Christine Lavin is a singer/songwriter/guitarist/recording artist who has been based in New York City since 1976. She is currently working on her 23rd solo album, scheduled for release in the fall of 2017. Her 22nd album, CHRISTINE LAVIN & FRIENDS LIVE AT McCABE’S GUITAR SHOP was produced by Hillary Rollins, and includes five brilliant LA performers (Gary Stockdale, Pat Whiteman, Cynthia Carle, David Lucky, and MaryJo Mundy), and one revered British singer/songwriter, Daniel Cainer. Christine sings seven songs on this album, too. She has produced ten compilation CDs JUST ONE ANGEL v2.0 being the latest, showcasing the holiday songs of 19 songwriters whose work she loves. The food-themed compilaiion One Meat Ball, includes a 96-page cookbook that Christine edited. For four years she hosted “Slipped Disks” on xm satellite radio, playing CDs slipped to her backstage by compatriots, and is the occasional guest host for the City Folk Sunday Sunday Supper on WFUV-FM at Fordham University. She also writes freelance for various publications (including The Washington Post, Huffington Post, The St. Petersburg Times, The Performing Songwriter, and Delta “Sky” Magazine). Her song “Amoeba Hop” was turned into a science/music book by illustrator Betsy Franco Feeney (Puddle Jump Press), received the stamp of approval from The International Society of Protistologists, and a “Best Book Award” from the American Association for The Advancement of Science. Betsy and Christine have collaborated again on HOLE IN THE BOTTOM OF THE SEA, a children’s book with CD that tells the story of an oil spill with an emphasis on clean, alternative energy. More than 50 singers from around the world are included on the CD. That book was crowd-funded by Kickstarter and is currently looking a publisher.The book THE PLUTO FILES: THE RISE AND FALL OF AMERICA’S FAVORITE PLANET, written by Neil deGrasse Tyson, head of the Hayden Planetarium in NYC, includes the complete lyrics to Christine’s song “Planet X,” which details Pluto’s history and planetary status debate in rhyme. The book is published by W.W. Norton. And Christine got a “D” in Astronomy in college (see kids? You CAN make up for the mistakes of your youth). Christine performs concerts all over the US, Canada, and points beyond (Australia, Germany, Israel), and hosts knitting circles backstage prior to each show. Songs of hers have been performed by artists as diverse as Broadway stars Betty Buckley, Sutton Foster, and David Burnham, cabaret divas Andrea Marcovicci. Barbara Brussell, and Colleen McHugh, the college a cappella Dartmouth Decibelles, and The Accidentals, winners of the National Harmony Sweepstakes championship.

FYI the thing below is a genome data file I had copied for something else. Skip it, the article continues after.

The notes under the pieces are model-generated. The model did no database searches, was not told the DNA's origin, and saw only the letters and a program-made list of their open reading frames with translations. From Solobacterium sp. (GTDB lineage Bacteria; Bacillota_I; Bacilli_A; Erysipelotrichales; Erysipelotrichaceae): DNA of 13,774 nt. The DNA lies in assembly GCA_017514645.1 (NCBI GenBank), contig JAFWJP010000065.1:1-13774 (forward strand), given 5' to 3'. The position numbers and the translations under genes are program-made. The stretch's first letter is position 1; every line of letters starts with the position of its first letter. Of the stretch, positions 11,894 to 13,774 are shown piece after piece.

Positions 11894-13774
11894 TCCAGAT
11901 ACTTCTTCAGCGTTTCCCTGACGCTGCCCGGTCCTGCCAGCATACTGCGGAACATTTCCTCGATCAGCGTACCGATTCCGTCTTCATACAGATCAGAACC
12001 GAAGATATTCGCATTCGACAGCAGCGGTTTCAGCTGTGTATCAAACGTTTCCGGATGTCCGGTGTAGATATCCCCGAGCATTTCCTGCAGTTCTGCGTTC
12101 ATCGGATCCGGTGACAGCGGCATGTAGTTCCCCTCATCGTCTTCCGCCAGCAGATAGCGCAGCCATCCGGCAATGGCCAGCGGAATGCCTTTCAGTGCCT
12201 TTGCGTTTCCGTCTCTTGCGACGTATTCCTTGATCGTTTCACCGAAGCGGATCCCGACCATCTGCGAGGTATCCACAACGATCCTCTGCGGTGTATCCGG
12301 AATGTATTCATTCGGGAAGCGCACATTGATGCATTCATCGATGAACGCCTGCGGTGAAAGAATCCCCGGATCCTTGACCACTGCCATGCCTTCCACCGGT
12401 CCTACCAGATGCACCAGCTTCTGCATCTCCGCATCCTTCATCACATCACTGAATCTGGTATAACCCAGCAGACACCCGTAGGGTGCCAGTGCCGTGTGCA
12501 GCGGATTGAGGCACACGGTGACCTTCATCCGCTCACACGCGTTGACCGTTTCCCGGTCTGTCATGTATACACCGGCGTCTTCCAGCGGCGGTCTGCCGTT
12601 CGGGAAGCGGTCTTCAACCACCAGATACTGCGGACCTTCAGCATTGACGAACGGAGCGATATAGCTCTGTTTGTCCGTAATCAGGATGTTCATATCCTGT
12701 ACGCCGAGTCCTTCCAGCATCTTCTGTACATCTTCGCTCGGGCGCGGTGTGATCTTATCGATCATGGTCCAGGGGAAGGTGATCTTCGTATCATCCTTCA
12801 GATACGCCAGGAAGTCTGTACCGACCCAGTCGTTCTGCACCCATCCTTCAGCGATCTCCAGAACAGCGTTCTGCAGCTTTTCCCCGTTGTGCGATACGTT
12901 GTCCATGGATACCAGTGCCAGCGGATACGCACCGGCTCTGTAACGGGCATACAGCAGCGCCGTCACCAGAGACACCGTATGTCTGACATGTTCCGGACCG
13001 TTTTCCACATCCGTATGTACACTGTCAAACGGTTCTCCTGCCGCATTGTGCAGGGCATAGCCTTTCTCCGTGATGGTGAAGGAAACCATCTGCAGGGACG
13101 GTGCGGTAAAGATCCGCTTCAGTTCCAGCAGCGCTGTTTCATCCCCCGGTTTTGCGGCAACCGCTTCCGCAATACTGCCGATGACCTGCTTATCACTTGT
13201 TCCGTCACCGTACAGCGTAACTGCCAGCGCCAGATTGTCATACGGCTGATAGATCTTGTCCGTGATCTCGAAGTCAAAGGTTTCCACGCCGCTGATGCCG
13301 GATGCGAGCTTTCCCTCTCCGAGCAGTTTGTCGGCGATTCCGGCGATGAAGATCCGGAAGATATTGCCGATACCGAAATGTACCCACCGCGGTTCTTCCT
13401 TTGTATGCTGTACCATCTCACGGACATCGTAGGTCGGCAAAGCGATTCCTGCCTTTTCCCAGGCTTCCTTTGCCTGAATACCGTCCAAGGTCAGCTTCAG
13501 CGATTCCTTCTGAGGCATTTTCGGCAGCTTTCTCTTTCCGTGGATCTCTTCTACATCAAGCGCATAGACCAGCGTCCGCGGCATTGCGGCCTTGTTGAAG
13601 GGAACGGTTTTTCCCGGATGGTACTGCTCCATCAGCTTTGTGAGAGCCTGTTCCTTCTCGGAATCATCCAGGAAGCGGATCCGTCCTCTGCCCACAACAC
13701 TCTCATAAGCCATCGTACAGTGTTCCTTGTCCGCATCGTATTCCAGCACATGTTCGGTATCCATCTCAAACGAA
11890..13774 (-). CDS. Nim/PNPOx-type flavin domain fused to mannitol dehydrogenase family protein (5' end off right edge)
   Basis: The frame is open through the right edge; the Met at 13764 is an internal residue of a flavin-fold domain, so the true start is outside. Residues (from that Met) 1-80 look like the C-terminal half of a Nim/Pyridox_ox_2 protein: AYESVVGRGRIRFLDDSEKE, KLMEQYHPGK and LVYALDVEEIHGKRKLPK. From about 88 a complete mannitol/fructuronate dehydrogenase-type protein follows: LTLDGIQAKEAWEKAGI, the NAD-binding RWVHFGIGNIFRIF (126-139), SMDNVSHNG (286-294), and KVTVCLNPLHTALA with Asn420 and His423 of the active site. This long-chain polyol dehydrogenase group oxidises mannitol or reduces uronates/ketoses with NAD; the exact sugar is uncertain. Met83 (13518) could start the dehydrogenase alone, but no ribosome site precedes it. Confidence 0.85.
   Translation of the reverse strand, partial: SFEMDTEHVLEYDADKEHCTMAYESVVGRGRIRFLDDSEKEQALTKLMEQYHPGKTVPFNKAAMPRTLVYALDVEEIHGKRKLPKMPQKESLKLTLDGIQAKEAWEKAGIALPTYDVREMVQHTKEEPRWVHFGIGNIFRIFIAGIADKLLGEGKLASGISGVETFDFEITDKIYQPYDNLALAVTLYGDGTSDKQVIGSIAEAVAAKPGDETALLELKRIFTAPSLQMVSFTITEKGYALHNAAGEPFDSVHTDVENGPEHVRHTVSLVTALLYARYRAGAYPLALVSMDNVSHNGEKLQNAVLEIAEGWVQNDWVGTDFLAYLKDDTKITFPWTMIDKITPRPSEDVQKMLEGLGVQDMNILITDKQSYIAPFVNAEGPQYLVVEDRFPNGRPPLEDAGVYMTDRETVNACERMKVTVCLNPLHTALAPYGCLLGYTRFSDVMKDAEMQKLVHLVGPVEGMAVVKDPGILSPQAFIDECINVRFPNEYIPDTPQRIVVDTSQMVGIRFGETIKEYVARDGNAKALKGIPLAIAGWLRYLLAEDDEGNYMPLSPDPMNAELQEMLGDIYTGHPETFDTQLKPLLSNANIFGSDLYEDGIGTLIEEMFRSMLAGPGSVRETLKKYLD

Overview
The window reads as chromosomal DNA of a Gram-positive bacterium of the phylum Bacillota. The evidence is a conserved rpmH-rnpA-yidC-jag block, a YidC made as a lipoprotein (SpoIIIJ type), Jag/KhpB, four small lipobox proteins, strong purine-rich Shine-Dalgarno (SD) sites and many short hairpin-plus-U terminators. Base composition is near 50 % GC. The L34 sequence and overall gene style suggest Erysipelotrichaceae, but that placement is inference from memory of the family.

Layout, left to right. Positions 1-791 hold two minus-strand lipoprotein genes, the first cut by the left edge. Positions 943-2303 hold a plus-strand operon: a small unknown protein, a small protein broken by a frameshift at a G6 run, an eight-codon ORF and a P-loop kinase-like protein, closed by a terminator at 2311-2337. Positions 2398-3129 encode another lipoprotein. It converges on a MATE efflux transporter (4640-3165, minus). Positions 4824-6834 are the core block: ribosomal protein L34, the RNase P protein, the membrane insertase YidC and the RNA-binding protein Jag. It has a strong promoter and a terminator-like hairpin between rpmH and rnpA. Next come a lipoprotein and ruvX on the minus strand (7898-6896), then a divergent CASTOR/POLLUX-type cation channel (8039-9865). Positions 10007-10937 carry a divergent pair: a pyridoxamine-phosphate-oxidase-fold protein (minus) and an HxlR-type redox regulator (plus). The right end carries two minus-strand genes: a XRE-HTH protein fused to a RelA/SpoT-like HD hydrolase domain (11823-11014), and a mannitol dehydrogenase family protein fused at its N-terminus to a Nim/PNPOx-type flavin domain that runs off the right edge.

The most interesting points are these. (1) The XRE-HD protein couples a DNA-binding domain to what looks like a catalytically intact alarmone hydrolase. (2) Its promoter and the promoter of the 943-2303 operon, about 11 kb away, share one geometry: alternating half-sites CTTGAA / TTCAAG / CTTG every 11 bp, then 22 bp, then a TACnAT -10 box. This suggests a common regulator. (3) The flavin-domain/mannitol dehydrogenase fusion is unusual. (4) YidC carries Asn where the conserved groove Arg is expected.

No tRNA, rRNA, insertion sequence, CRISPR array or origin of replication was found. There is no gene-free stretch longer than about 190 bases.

In “Sometimes Your Dreams Find You,” Suzie Brown sings about reimagining your life’s path, and leaning into the unexpected turns. It’s a vivid, hopeful song, driven by Brown’s stirring voice that has been compared to Patsy Cline and Patty Griffin.
No one understands this more deeply than the Nashville-based singer-songwriter, who is also an Advanced Heart Failure/Heart Transplant cardiologist at Vanderbilt University Medical Center–a job that sees her treating patients in urgent circumstances for two weeks at a time before devoting the next two weeks to songwriting and performing.
It’s a perfect balance that she’s found after years of working hard for success in the medical field, only to discover a relentless pull towards music that has now yielded five albums, a succession of songwriting awards, and featured placement of her music at retailers like Starbucks and the Gap. It also brought an invitation to TEDMED in 2015, where she debuted “Sometimes Your Dreams Find You” and spoke about unearthing a vulnerability through music that makes her a better doctor. That talk has led Brown to sing and speak at conferences around the country to help physicians approach their work differently.
Montreal-born and Boston-raised, Brown wrote her first song while in a research fellowship at the University of Pennsylvania and launched her musical career in Philadelphia. In 2014 she moved to Nashville, where along with her work at Vanderbilt, she found a community of co-writers and collaborators that pushed her writing even further. She has since released Our Album Doesn’t Like You Either with her husband musician Scot Sax, and had two daughters, making her pursuit of balance and reflection all that much more important.